Freak Accidents Resulting in Fright, Blindness, or Death
False teeth, even when they are in the mouth, can be exceedingly dangerous. A meteor could fall upon you, red hot, and sizzle clear through your remains or a bat may dart into your face and blind you for life as you sit cooling on the back porch. A cluck to get your horse going could cause an explosion. Swimming in a creek could possibly result in death -- but not by drowning. All of these things happened in the United States in the same week of August 1900.
Two people died that week as a result of a problem with their false teeth. D. W. Brigham, a farmer living near Tallahassee, was eating a beefsteak when the upper plate slipped loose and slid down the throat. Strangulation followed and all attempts at dislodging them failed. He died in agony in fifteen minutes.
Mrs. Andrew Mariner of Bellman, New Jersey was eating a peach, when one of her false plates slipped into her throat. Efforts were made to dislodge the plate, but it gradually worked its way downward towards the stomach. An operation was resorted to but the woman did not recover from it.
At Enid, Oklahoma T. John Ralston was sitting on a porch in front of the Glass Mountain House, smoking and enjoying the coolness of the evening. Suddenly a bat darted into his face, either designedly or by accident, and both eyeballs were punctured. Efforts at restoring his sight failed and he was blind for the rest of his life.
A meteorite as big as a manís fist struck the arm of Reverend M. R. Horton of Harrison Courthouse, Virginia setting his coat on fire and seriously burning his arm. The meteorite then hurled itself deep into the Earth and when it was dug up it was still too hot to handle. Reverend Horton, though badly burned, lived.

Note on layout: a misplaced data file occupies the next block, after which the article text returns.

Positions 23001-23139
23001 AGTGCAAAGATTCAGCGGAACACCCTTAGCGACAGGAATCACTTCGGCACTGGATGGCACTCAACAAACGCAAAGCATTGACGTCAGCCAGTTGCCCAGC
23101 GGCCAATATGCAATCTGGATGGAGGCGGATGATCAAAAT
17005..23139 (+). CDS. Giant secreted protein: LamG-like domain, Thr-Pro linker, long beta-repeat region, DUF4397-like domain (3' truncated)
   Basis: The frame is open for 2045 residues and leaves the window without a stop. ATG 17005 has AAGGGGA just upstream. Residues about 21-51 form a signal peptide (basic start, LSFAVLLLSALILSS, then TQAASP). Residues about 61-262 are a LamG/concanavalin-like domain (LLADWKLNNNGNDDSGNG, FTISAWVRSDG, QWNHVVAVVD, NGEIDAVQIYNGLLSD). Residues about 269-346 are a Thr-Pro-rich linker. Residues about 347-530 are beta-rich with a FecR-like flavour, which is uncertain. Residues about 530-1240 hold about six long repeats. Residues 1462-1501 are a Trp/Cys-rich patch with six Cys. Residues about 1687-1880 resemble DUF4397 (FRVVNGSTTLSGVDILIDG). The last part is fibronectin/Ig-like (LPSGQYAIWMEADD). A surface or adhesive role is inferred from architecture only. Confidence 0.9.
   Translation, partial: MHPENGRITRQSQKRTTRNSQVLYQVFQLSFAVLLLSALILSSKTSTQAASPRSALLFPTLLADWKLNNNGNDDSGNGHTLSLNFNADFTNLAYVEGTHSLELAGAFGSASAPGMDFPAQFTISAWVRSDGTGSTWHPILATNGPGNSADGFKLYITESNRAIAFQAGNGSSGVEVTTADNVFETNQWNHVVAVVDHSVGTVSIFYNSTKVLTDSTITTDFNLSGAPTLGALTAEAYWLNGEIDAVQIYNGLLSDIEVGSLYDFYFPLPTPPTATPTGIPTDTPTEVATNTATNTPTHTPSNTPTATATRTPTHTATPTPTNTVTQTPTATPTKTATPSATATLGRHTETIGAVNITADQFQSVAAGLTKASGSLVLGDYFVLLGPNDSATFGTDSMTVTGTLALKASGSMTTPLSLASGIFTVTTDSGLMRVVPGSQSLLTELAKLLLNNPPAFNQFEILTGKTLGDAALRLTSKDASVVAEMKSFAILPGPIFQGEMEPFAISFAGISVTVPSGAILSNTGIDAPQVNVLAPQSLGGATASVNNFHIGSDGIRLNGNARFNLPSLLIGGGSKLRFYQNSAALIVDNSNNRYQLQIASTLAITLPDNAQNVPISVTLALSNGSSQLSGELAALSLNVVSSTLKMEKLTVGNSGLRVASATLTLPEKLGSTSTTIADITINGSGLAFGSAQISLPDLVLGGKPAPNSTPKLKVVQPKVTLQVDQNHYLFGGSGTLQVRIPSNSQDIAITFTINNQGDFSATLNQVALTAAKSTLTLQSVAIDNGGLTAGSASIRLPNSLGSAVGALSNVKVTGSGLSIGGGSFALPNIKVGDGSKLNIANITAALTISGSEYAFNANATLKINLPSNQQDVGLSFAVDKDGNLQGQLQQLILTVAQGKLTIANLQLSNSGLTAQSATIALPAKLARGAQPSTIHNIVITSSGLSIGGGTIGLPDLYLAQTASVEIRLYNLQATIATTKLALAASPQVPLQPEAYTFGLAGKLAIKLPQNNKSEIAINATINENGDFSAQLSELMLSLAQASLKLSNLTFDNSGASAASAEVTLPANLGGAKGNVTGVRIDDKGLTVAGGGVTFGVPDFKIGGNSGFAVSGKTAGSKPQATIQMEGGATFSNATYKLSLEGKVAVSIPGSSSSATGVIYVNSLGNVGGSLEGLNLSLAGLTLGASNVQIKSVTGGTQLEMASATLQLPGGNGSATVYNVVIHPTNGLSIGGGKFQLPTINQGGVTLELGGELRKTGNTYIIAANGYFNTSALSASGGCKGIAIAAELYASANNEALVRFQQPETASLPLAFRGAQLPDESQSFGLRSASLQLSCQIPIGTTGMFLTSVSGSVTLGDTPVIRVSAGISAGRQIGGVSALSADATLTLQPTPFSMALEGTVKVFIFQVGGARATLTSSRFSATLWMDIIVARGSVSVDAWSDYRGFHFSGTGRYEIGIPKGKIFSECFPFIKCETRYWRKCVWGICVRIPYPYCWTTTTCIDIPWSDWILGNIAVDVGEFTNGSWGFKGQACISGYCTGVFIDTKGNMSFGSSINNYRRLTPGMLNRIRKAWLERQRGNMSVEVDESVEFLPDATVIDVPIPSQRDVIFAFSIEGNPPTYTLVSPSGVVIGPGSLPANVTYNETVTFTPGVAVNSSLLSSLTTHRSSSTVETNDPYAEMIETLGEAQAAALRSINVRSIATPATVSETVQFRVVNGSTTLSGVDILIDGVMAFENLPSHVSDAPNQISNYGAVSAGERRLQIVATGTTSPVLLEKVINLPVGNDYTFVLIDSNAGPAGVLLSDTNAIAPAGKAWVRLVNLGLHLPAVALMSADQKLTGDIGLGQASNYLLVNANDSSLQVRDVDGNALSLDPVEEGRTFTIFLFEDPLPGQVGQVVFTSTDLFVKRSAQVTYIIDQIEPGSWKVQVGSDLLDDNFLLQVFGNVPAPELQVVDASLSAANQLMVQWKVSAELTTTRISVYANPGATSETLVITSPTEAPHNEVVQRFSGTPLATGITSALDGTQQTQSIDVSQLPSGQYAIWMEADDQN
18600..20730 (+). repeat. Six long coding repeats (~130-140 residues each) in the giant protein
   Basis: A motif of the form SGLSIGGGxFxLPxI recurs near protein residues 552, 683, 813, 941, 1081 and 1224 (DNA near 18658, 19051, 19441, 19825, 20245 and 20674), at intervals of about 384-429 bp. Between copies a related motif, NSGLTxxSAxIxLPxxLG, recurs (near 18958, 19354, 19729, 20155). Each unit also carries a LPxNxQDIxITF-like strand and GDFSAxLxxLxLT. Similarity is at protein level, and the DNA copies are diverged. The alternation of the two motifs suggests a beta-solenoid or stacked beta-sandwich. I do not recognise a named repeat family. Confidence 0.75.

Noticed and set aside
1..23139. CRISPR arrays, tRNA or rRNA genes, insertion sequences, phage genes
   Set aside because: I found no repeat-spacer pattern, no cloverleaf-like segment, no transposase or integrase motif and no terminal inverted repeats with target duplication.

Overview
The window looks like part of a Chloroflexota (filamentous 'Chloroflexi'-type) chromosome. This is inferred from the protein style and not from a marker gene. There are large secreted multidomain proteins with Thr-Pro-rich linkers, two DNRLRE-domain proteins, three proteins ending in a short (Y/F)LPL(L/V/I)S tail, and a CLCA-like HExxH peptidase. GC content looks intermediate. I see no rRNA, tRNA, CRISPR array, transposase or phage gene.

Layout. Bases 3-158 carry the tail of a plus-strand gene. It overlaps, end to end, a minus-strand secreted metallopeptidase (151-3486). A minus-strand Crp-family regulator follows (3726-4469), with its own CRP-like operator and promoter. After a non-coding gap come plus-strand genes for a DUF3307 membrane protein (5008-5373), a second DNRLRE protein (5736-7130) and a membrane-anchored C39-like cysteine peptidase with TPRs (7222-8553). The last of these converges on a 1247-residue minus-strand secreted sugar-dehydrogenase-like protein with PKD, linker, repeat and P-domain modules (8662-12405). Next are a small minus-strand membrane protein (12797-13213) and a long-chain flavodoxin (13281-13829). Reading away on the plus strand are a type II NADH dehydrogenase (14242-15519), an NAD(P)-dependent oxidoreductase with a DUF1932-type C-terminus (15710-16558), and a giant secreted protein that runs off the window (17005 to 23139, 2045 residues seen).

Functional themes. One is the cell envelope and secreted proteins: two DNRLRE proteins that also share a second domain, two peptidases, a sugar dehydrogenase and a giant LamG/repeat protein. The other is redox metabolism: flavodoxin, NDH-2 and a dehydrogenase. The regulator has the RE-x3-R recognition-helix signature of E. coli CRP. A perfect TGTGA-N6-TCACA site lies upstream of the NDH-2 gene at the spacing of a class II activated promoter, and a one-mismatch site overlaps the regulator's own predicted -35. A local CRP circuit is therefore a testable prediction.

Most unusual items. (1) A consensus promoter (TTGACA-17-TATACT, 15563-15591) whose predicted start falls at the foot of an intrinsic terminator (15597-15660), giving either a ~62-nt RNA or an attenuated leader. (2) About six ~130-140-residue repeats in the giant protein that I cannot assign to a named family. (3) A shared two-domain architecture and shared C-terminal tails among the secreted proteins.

In Indianapolis, Indiana, near the intersection of Alabama and Maryland there was a natural gas regulation station below the pavement that was covered by a heavy iron plate. Albert H. Johnson clucked to his old horse and started him over the plate. A steel-plated horse shoe struck the iron plate resulting in a spark and the leaking gas below exploded. The horse, wagon and Mr. Johnson were blown into the air and all were singed to some extent. The horse was blown apart and died. Mr. Johnson suffered from burns and fright but lived.
Barrels, even when empty of alcoholic liquids are by no means safe. On the farm of R. B. Ricksbaugh at Clarksville, Texas, Alexander Henderson brought an empty whiskey barrel expecting to put sorghum in it. He was told to burn the barrel out and to do it he dropped a lighted match into the bunghole. There was little left of the barrel or Mr. Henderson
Henry Mohler, a 12-year-old boy and an Ephrata, Pennsylvania resident, had gone swimming in the Cocalcio Creek and the next day he had an earache. That night the pain was worse. By the next day the pain was so agonizing that a physician was called in. An examination showed that two leeches had crawled into his ear while he had been swimming and they had become distended with blood. Had they not been removed, death would have been certain.